Life is a tough process. Failure accompanies success. Things can either fall out of place only to later fall in place, or they can fall in place only to later fall out of place. That’s the duality of life. I grew up with knowledge of all this, yet I never fought the fear inside me. Part of it stemmed from comparing myself to my peers. I never measured up. Maybe I was too hard on myself. It took me a while to find the antidote to my fear.

At first, it was nothing more than a fleeting thought. Then it turned to a niggling voice: Life’s a process. Why not trust it? It has turned out fine so far, after all. Why would the future be different? It dawned on me that I needed to face my fear head on. The only way was to show up, build an incredible work ethic, hone my skills and stay ready.

Buoyed by this, I became liberated. The embers of a dying fire were ignited inside me. I began stocking the flames by beating my craft and constantly building momentum, one day at a time. I fed the fire in me, relentlessly. Slowly the fear was replaced by confidence. Are you a slave to fear? Do you sometimes doubt how your tomorrow will be? No more. Success and failure are slaves of the same master. Both make us thrive, however the dice rolls, there is no reason to fear.”

Actor Makovo Mbatha, 28. PHOTO | COURTESY
Actor Makovo Mbatha, 28. PHOTO | COURTESY




“As young man clothed with passion for art from Kangaru High School, I looked forward to a bright future in acting. Sounds easy until the rubber met the road.

A couple of rejections in a number of auditions gave me a thick skin, more so made me learn that drama is quite distant from professional acting. Well, I got a couple of breakthroughs having learnt my craft through interactions with experienced directors and of course my will to go on.

My mentor Lumara Kunaka was of much assistance as he partnered with me to run Do Arts Centre. He would sell the vision to the actors and then leave. His frequent intentional absence put me on spot to forge the unit forward and make them believe in Our Vision. I desired to run one from scratch by myself. Well, nature has a way to attract what you think of mostly.

So Whispers of The Night, a vision born of continuous talk with Omondi Odhiambo and Tony Tot, who I worked with in the production had to see light of day. The pressure in me to give it life saw me produce it. I had to face the fear of selling the vision to a panel of ten. Our first mails to a venue we wished to host the event were futile. The date was set but there was no vision.

Rehearsals had just begun when our director, Tony Tot, was brought down by Chickenpox. The production manager, Omondi Odhiambo, doubled as the media person for our just newly born page and also an actor in Whispers of The Night. He had much in his cup. Creating marketing ideas, story concepts for the show and funding the project was not easy.

The greatest challenge was keeping the team intact and with the same fire as the event peeped a week and no piece was ready. Our director still lay in bed sick; we could not take the chance as this was chickenpox but we had no money to hire another director. A few knocks on God’s door and we did piece up the show two days to the event. I had pestered a couple of organisations to support this. Luckily, some did.

I have learnt that finding the right team matters. On November 30, I produced Whispers of The Night. Thanks to my partners Tony Tot, Omondi Odhiambo, Sally Vurage, Beril Oondo and Angie Makala. Quoting my mentor Lumara Kunaka, “The journey’s challenges are overcome by constant focus of the satisfaction of reaching one’s destination.”

Sally Waweru, 25, an auditor, at Nation Centre,
Sally Waweru, 25, an auditor, at Nation Centre, Nairobi, on December 19, 2018. PHOTO | EVANS HABIL




As a child, I had fantasies. “When I grow up I want to become a doctor”. See, I wanted so badly to become a doctor so that I could perform operations that saved lives. I wanted to become a pilot too. So I could fly high. Literally. Then I dreamt I was an astronaut. I would be the first to discover another planet.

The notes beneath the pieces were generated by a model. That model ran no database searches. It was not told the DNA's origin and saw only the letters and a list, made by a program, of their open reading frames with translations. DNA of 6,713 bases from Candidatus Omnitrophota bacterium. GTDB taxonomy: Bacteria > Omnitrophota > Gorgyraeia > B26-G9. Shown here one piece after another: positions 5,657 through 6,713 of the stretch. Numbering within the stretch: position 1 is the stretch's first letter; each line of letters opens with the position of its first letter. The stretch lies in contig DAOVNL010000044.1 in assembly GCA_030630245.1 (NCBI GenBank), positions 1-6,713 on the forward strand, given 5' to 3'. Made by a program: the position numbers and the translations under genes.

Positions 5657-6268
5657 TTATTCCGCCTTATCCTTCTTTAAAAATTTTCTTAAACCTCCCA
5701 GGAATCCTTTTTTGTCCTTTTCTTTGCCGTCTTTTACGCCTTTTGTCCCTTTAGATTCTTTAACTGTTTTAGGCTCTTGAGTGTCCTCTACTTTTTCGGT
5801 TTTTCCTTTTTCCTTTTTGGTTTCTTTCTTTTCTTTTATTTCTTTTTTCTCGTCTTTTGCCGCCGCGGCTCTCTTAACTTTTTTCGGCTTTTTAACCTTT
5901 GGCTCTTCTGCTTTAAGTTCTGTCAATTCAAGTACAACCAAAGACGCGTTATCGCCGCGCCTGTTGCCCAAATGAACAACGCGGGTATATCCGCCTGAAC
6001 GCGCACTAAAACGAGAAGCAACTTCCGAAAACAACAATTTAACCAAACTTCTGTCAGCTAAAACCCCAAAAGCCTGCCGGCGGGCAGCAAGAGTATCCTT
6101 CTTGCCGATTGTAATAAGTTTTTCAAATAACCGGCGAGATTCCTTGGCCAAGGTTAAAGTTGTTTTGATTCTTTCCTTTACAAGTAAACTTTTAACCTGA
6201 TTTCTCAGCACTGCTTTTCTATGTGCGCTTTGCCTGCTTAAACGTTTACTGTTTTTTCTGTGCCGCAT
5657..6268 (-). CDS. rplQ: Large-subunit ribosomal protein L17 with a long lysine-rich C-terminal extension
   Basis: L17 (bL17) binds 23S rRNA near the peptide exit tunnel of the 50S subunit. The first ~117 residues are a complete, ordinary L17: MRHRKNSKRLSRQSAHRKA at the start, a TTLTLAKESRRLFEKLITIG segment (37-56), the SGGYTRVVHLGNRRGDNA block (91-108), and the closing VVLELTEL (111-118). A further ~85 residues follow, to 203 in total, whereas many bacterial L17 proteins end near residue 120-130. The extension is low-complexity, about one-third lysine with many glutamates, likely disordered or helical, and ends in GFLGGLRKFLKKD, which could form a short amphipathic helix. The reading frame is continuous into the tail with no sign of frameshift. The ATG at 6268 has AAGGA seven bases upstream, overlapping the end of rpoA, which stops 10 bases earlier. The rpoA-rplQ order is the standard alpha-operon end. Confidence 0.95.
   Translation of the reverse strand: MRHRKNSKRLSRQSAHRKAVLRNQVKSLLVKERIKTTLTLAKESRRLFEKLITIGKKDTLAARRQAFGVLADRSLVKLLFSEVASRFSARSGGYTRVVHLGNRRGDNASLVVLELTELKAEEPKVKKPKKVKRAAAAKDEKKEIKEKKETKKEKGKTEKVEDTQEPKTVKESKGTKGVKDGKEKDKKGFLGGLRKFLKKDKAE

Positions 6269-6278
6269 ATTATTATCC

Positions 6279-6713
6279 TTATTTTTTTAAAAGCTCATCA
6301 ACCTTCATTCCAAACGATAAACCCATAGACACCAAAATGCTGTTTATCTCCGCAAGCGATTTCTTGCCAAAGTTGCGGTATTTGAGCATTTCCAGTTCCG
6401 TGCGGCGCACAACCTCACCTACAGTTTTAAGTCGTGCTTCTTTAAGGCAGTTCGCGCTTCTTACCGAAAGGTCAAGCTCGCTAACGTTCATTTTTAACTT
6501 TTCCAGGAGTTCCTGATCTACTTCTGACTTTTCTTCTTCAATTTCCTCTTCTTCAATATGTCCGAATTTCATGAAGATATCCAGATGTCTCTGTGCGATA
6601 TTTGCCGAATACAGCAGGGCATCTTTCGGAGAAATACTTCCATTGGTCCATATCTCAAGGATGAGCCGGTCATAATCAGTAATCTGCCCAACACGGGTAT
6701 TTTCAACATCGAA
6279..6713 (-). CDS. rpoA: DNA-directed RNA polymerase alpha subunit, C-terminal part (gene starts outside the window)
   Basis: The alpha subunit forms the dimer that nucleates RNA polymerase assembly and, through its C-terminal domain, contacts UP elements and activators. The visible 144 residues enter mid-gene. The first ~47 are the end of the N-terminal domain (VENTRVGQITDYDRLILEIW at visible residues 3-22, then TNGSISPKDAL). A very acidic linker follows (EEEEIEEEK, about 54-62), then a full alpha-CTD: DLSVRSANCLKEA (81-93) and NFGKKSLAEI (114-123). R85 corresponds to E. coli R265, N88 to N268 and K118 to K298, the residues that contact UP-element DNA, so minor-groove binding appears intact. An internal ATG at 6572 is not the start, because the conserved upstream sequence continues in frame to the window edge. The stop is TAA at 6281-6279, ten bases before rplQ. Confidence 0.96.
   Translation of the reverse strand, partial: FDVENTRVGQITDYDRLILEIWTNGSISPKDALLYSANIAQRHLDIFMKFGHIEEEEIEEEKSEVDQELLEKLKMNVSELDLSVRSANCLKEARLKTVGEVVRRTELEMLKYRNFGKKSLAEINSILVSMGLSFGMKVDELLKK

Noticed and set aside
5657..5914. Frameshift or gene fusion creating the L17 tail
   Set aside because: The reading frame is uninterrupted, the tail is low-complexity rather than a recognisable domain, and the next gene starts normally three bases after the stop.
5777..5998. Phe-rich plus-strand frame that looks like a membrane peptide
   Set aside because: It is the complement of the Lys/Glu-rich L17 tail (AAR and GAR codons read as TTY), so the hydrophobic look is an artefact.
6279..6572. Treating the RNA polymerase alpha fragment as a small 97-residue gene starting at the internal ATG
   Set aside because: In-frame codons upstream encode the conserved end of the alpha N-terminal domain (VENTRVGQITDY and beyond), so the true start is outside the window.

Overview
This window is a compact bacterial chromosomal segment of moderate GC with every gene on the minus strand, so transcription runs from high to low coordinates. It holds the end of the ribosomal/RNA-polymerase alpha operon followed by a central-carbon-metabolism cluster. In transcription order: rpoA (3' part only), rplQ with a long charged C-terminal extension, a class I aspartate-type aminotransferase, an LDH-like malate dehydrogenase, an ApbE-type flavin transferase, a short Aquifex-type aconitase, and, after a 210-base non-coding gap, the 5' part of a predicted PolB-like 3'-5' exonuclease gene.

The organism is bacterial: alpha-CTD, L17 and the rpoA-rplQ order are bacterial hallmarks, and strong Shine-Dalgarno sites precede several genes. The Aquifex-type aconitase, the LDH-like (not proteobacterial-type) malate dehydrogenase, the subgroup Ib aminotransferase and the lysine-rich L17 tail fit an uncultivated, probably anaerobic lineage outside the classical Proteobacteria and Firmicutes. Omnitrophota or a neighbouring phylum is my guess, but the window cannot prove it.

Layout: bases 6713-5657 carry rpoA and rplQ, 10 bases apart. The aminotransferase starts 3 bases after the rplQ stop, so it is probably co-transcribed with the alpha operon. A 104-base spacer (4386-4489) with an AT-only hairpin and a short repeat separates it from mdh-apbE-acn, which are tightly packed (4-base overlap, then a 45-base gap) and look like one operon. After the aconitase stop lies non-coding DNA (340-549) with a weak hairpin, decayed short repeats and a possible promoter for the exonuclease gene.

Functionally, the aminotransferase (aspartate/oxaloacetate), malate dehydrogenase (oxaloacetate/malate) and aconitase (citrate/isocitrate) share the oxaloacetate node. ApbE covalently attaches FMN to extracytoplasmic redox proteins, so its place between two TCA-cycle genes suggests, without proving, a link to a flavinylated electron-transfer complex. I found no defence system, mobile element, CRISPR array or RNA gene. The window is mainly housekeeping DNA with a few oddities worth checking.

So I went to school and discovered a subject called Chemistry, only to discover that we had no common bond. The only element I loved was chlorine, because swimming was my favourite hobby. So I said goodbye to being a doctor. To become an astronaut, I had to discover a planet. But the only planet I discovered was Planet Yogurt, which I love to the moon and back. And that is pretty satisfying. The only way I could become a pilot was if I was very good at geography. But I guess that is history, a story for another day. Twenty-five years down the line, I grew up. I found out that sometimes, reality is far from fiction, but, that doesn’t prevent me from dreaming.

When I eventually have a child and she tells what she wants to become, I will smile and encourage her to follow her dreams. I will shift occupation and be her teacher. I will tell her that she can be anything that she wants to be. She can be a tailor. Using the tape to measure the ties that suit society. She can be a baker, farmer, designer and a teacher. Baking with ingredients like integrity, honesty, excellence and a pinch of sophistication as she uses her hands to uproot the weeds in the society and plant seeds of hope.

And when she gets confused about what she wants, I will hold her little hands and encourage her to seek contentment not in titles, but in purpose, to be the best of what she will be.

And on rainy days, when rain falls on her tiny palms, and there seems to be just a ray of sunshine, I will remind her that her beauty symbolises that of a cute little bow. So she will always be my little rainbow. And when thunders in her life storm at her, I will teach her to reign.

To reign over situations that threaten her peace of mind. To reign over people that steal her thunder. I will remind her to always reign. To forget the dark clouds and focus on becoming the definition of greatness.

So when she tells me to help her to choose a career, I will look into her eyes and tell her to become a carrier of light. I will tell her to be a city upon a hill. I will tell her to be the light because sometimes, this world loses its flavour. I have seen curriculums written but never a syllabus on how to hold a pencil while writing for the first time. “Some things, my child, you will have to learn using first-hand experience. But I promise to be there to hold your hand when I notice strong enough to hold your own pencil.”